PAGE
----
The first thing I noticed about The Nine Lives of Chloe King is its similarity to the recent movie I Am Number Four.
That could very well be a bad thing, but Skyler Samuels' Chloe was much more interesting than the lead of the aforementioned movie.
On the eve of her 16th birthday, she experiences subtle changes that don't go unnoticed by her best friends. However, she merely attributes them to her desire to live a life she has never experienced.
She can stand, without thinking, on the edge of park bench. The guys around her find her suddenly irresistible, her hearing has become well-honed and she can throw a basketball down the length of her high school hallway.
To listen to her chats with her friends, you'd think Chloe was the biggest dork in high school. But, when we meet her, she is so alluring it's impossible to understand why she had never been kissed.Chloe is cute, interesting and funny. I can only imagine her genetic code was keeping her under the radar until this special day.
When she scratches a would-be attacker with nails that shoot in and out like a feline, you get the feeling there is a lot more to her story than a few new subtle superpowers.
Frankly, the whole premise is like every girl's dream come true. Minus the dying thing, of course. We all grow up with the magical 16th birthday looming as a gift from heaven, and yet it rarely makes any impact on life at all. Here, though, Chlole's entire world changes.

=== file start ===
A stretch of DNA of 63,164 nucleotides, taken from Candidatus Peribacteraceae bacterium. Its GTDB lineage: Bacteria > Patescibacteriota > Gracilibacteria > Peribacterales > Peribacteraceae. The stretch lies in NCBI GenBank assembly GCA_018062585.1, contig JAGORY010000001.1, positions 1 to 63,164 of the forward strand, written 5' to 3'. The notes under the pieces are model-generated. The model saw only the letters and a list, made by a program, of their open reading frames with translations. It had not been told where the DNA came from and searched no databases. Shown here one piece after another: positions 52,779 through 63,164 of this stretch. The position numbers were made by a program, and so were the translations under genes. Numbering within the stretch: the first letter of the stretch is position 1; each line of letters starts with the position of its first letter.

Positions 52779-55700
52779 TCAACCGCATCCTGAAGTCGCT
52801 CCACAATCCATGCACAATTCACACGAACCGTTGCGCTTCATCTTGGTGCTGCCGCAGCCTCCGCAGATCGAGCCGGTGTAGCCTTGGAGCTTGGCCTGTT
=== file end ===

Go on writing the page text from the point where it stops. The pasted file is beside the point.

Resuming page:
She has always known she was adopted, but having a great mother didn't lead Chloe to question her past. She was satisfied. But when a scary, scarred man is chasing you at every corner and... well, kills you, you start to question your past.
Born in the Ukraine, she is one of an ancient race called the Mai, who at one time were revered, advising pharaohs. Think of all the Egyptian paintings of big cats, wearing jeweled necklaces and crowns. Apparently, they were Mai.
Then, for the bad news: A group called "The Order" is after her, intimacy with humans is fatal for the latter (if only she hadn't had that kiss at 15) and she has eight more chances to die as she plays out her role as the very enigmatic "Uniter" of her people.
Chloe was born as the savior of her race. She had very little information from her mom, but now that she's 16, her dad sends an email to let her know to trust no one. That's a mighty big request with all the changes going on around her.
Overall, the pilot episode was not the best I've ever seen, but the story is a lot more engaging than I expected. Samuels makes for a very interesting lead, and I really care about what happens to her, as well as her two best friends, Amy and Paul; and her new friends, the Mai cousins Alek and Jasmine.
Something tells my all of those agreeable characters won't be such for long. How can a girl who will literally live eight more lives have four close friends? At least one of them will have to turn against her, or her ride will be too easy.
- I loved when she flashed her nails at Amy and Amy screamed. At least it was a realistic reaction.
- For being a seemingly dorky gal all her life, she took really well to her three-day old powers by the end of the first episode.
- An ancient race struggling to survive and unknown to the world - and there are three at her high school? Kismet!
- Since Chloe is already down to eight lives, was The Nine Lives of Chloe King really an appropriate title?
- I did NOT see kitty hat guy being the son of the Big Bad coming. Very nice twist.
Carissa Pavlica is the managing editor and a staff writer and critic for TV Fanatic. She's a member of the Critic's Choice Association, enjoys mentoring writers, cats, and passionately discussing the nuances of television and film. Follow her on Twitter and email her here at TV Fanatic.